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|Title:||"Warden" or "Neighbour"? Can Power be Shared in Child Welfare?|
|Advisor:||Schormans, Ann Fudge|
|Keywords:||child welfare;community development;power;Foucault;narrative;Social Work;Social Work|
|Abstract:||<p>Child welfare in Ontario has been the object of much scrutiny over the last two decades. The field has experienced a great deal of change as the focus of child welfare shifts to meet the latest political agenda. The mandated role of Children’s Aid Societies has remained constant with child safety at its core and within this role child protection workers wield a great deal of power over families and the community.</p> <p>At Brant CAS, an alternate to main-stream centralized child protection practice was created to shift to a model that shared the expert role of child welfare with community partners. This model is referred to as an integrated model of community-based child protection. As part of this model, child protection workers and community development programs were relocated to off-site community locations to work collaboratively with families and service providers. The<em>New Beginnings Resource Centre</em> is one of these off-site locations where a layering of services is available to families within the community as a means to increasing child safety.</p> <p>This qualitative research project utilizes the New Beginnings Resource Centre as a case study to examine power constructs that exist in the field of child welfare to gain a better understanding as to whether power may be shared within a community-based model of child protection. Using a window metaphor, this study involves a textual analysis supplemented by additional stories that have come to life through my experiences working at the centre. This research project is grounded in an interpretative critical social work framework drawing from a Foucauldian perspective of power. The complexities of power will be explored as it relates to knowledge, use of self, and the development of relationships within the community. Emphasis is given to reflective practice as a means to deconstruct power. Although the origins of a community-based model are altruistic, there is concern that power may be used as a means of surveillance and social control. The purpose of this study is to gain insight into whether space can be created within community-based child protection to share power. Are we “neighbours” or “wardens”?</p>|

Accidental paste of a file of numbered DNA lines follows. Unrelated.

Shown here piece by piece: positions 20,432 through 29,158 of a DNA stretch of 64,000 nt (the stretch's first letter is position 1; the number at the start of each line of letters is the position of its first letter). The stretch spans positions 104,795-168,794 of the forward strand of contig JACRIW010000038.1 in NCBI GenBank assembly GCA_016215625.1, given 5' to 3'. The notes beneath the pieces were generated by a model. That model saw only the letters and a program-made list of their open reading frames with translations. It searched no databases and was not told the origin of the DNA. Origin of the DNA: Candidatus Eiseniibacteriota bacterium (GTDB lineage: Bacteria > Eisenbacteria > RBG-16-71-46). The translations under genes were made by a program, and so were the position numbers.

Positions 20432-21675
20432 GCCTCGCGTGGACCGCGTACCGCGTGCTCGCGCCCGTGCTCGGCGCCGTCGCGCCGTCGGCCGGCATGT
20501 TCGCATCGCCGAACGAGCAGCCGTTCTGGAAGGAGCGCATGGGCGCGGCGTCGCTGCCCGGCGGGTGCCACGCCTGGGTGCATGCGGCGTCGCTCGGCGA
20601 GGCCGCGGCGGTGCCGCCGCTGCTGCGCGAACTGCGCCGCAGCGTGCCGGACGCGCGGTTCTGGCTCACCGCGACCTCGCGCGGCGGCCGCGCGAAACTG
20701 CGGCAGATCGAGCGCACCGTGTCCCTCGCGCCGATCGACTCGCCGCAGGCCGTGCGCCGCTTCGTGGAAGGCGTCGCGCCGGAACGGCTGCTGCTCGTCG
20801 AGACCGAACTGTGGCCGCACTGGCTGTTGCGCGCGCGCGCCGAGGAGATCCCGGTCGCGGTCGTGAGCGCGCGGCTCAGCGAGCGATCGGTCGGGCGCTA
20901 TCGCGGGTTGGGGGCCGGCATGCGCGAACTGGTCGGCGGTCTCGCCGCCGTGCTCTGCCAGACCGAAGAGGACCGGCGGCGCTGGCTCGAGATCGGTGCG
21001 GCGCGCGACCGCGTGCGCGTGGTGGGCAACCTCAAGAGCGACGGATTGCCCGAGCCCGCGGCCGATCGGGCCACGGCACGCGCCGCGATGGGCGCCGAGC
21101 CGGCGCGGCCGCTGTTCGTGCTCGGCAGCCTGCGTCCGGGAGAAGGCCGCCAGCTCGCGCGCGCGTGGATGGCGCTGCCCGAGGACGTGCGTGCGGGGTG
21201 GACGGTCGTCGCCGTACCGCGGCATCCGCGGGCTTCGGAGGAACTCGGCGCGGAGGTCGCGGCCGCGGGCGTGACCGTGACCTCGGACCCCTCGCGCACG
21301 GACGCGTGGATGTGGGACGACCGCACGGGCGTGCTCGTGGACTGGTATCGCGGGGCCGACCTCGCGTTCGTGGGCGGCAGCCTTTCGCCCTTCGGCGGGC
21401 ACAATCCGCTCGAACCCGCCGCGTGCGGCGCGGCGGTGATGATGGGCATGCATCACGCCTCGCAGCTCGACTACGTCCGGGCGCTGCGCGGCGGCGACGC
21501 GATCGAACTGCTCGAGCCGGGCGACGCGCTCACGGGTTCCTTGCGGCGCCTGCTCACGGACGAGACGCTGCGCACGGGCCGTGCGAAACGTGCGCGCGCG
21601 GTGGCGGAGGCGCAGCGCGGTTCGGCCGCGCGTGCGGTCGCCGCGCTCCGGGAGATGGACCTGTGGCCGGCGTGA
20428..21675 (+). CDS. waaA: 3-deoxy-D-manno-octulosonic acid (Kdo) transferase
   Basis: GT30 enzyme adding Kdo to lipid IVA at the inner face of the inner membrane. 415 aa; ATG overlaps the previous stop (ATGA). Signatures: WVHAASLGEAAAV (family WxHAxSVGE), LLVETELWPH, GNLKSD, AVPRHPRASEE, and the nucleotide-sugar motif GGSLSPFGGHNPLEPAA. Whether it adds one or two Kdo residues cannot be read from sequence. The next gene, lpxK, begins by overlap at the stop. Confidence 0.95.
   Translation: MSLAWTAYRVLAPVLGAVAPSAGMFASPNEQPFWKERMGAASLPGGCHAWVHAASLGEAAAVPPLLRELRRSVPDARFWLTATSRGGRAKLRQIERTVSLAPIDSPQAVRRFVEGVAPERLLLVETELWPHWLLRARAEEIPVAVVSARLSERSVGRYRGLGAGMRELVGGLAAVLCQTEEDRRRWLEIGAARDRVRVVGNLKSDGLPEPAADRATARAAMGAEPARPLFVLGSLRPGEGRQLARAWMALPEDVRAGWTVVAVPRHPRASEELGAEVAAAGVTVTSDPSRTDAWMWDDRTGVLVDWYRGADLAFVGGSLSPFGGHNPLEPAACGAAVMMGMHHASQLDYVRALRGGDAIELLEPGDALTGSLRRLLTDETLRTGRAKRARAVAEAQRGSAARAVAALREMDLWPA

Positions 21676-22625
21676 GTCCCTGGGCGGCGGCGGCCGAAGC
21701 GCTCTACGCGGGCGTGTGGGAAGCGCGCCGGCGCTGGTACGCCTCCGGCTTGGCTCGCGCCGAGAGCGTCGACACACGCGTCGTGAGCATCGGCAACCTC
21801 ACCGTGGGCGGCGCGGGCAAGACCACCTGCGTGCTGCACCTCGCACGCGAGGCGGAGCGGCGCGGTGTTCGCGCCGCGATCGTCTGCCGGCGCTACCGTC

|Appears in Collections:||Open Access Dissertations and Theses|
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